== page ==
The Trophy gains a series of styling, engine and chassis upgrades over the standard car. The 1.8-litre turbocharged engine, the same unit used by the Alpine A110, gains upgrades centred around the turbocharger: an F1-inspired ceramic ball bearing system reduces internal friction, allowing the turbine to spin faster than before.
A revised exhaust system, gains a mechanical valve. Installed in the rear silencer, the valve opens under hard throttle modes to improve flow – therefore increasing power – and delivers a more aggressive exhaust note. The point at which the valve open varies from each of the five driving modes: Comfort, Normal, Sport, Race and Perso. These are accessed via the Megane’s digital display, and also tailor the car’s steering, throttle and transmission setups accordingly. An RS Drive button provides a shortcut to Sport and Race modes.
The changes lift the standard car’s 276bhp by 20bhp, to 296bhp. Torque in manual equipped cars rises by 10Nm to 400Nm, while revised engine mapping extracts a further 20Nm to auto-equipped cars.
The changes reduce the Megane’s 0-62mph time to 5.7 seconds – one tenth lower than the existing RS. Top speed rises by 3mph in the auto and 4mph in the manual, to 158mph and 162mph respectively.
The Cup chassis, an optional extra on the regular RS, is standard on the Trophy. This adds tweaked dampers, springs and anti-roll bars stiffened by 25, 30 and 10 per cent respectively; and a mechanical limited-slip differential. As before, the Trophy features a four-wheel steer system: designed to boost agility at low speed and stability at high-speed, the system is fitted to every model as standard.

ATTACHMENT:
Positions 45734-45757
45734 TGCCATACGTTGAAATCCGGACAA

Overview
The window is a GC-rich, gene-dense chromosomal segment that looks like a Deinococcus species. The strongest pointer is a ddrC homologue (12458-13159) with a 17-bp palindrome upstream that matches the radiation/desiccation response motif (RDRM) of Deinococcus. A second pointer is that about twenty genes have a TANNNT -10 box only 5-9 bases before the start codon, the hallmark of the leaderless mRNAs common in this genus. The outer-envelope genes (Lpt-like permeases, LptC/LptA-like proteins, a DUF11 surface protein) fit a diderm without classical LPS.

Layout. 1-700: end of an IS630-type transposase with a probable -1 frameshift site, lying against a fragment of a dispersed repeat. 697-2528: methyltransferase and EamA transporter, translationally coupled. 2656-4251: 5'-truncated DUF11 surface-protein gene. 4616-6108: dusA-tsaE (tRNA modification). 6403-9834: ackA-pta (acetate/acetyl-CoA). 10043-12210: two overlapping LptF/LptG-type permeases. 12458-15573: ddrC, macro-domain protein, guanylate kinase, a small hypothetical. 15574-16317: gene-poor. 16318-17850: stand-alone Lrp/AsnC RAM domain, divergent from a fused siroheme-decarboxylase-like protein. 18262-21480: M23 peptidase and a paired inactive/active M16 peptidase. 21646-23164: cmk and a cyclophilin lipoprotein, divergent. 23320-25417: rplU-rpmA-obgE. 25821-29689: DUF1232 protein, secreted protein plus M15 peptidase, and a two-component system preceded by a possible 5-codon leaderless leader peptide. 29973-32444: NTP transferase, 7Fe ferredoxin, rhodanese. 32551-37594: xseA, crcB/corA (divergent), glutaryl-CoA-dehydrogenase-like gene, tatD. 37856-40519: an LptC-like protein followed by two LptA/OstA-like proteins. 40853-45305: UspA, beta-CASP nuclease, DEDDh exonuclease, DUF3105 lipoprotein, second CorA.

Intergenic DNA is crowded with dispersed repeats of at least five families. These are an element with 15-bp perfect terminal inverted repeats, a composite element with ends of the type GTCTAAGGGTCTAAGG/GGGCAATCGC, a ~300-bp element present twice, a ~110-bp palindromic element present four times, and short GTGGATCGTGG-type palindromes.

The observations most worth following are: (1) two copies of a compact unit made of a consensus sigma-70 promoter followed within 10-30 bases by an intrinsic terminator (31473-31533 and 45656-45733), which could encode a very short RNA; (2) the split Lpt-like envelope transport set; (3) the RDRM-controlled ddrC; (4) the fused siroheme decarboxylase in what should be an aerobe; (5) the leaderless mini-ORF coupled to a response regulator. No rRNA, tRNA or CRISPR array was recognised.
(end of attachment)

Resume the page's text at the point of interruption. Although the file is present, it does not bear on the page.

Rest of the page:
A set of unique 19-inch wheels are standard, and a new lighter wheel of the same diameter, available in 2019, drops unsprung mass by 2kg per corner. Uprated front brake discs reduce unsprung weight by a further 3.6kg combined, and are claimed to be more resistant to fade.
Beyond the performance changes, the Trophy features a series of mild cosmetic changes: on the outside there’s a mildly revised front spoiler, while inside, a set of Recaro sports seats, trimmed in alcantara, allow the driver to sit 20mm lower in the car than the standard items.
Standard creature comforts include Adaptive Cruise Control, a reversing camera, front and rear parking sensors plus a hands-free parking function.
The Megane RS Trophy is available to order now, priced from £31,810. That’s £285 more than the Honda Civic Type R, but £2715 less than the top spec Type R GT. The regular Megane RS is still available, priced at £27,495.
Read our review of the Renault Megane RS …